Because not all districts are on the ballot in 2018 (mostly in State Senates where some districts are on the ballot in 2018 and some districts are on the ballot in 2020), if Democrats were to lead on the generic ballot in 2018 and 2020 by 10 points, these state legislatures could be put into play between the districts up in 2018 and 2020: Iowa State Senate, Minnesota State Senate, Missouri State Senate, Montana State Senate, Ohio State Senate.

If we can make these gains happen, by 2020 Democrats could control both houses of the state legislature in 22 states, and Republicans would control both houses of the state legislature in 22 states. Democrats could even gain the upper hand if they can win both chambers of the Virginia legislature in 2019 and move New York and Connecticut into the blue column (New York is considered split because of the IDC, Democratic members who caucus with the Republicans, and Connecticut is considered split because its State Senate is a tie). Moving these three states into the blue column would mean Democrats would control both houses of the state legislature in 25 states to Republicans 21 states.

Candidate quality is also a huge factor in determining whether these districts can flip. Stay tuned for more analysis on that.

And while the generic ballot has generally looked good for Democrats, whether we see a 5 point swing, a 10 point swing, or more or less, depends on the organizing that happens between now and November. Democrats can only flip these seats — and chambers — if we organize and motivate voters to get out and vote for Democrats.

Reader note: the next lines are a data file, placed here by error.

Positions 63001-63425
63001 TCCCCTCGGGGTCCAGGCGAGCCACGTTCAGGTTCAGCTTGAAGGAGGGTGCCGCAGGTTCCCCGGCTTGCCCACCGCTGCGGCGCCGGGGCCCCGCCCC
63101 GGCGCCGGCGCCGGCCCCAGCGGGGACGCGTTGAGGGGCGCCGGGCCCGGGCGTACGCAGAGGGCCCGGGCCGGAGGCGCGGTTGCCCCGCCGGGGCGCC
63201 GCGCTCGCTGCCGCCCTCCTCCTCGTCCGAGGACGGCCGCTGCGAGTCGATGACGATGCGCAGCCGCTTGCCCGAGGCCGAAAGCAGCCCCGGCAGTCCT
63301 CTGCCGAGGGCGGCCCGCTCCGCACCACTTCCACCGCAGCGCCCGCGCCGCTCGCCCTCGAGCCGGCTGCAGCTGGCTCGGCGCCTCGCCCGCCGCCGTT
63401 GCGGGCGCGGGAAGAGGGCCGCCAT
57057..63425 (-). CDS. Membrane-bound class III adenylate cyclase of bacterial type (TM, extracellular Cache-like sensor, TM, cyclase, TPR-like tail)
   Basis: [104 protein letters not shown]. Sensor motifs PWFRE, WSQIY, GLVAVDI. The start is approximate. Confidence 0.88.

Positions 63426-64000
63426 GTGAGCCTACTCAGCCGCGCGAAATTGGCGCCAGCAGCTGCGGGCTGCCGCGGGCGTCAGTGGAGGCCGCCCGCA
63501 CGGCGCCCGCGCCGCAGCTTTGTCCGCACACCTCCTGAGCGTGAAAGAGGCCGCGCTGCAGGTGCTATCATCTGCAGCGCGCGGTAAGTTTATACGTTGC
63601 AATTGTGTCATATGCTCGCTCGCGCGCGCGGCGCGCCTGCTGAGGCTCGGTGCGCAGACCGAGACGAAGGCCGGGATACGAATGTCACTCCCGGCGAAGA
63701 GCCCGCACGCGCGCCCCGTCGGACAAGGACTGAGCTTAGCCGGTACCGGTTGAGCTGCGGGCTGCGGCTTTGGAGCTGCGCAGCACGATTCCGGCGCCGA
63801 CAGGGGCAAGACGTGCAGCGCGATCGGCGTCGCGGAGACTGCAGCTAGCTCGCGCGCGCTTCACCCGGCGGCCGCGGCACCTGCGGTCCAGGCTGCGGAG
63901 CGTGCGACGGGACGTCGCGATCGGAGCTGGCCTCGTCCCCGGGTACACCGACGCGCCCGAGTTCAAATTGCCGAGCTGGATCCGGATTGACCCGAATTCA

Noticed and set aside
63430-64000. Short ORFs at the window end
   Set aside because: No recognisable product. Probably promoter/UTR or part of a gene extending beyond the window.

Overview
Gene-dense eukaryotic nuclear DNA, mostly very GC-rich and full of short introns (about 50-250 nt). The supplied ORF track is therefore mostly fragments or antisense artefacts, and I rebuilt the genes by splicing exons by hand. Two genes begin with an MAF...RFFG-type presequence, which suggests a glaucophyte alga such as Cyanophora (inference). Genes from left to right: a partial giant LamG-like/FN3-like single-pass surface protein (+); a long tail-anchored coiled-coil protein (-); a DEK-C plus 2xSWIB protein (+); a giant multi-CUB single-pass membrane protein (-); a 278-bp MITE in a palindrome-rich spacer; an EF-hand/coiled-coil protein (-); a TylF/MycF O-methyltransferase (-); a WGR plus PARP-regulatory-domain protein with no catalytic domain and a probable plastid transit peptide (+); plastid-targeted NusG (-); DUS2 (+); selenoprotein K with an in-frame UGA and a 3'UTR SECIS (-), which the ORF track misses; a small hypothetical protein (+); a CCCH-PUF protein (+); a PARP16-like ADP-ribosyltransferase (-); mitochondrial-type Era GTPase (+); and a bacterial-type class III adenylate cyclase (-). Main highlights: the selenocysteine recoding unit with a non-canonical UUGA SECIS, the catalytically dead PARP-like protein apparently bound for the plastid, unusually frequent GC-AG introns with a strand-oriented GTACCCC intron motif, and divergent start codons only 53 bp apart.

That’s where you come in. At EveryDistrict, we believe that Democrats can run and win in every district, but we can’t do it without your help. You can help us flip these chambers by making a donation to our endorsed candidates. Your dollars will go directly to our candidates — no middleman. Click here to see our endorsed candidates and make a donation.

If you’re interested in a particular state, read on for more analysis. Questions? Send us a note at info@everydistrict.us. We’d love to hear your feedback and what you’re seeing on the ground in your state.

States

See below for an analysis of each of the states mentioned above. After each district is its LDI score in parentheses.

Arizona

Arizona State Senate terms are two years, which means all State Senate districts will be on the ballot in 2018 and 2020. Democrats need to win 3 seats to flip the Arizona State Senate. Democrats can flip the Arizona State Senate if they’re able to compete in Republican territory; there’s one Democratic leaning seat, and three others above R+5.

Lean Democratic up to R+5: District 28 (1)

R+5 up to R+10: District 8 (-6), District 20 (-8), District 6 (-9)

Arizona State House members also serve two-year terms, and all State House districts will be on the ballot in 2018 and 2020. Democrats need to win six seats to take the majority. There are two State House members per district. In the Democratic-leaning districts, Democrats control one seat, and Republicans control one seat, leaving three seats that Democrats can win. In the Republican leaning districts, Republicans control both seats.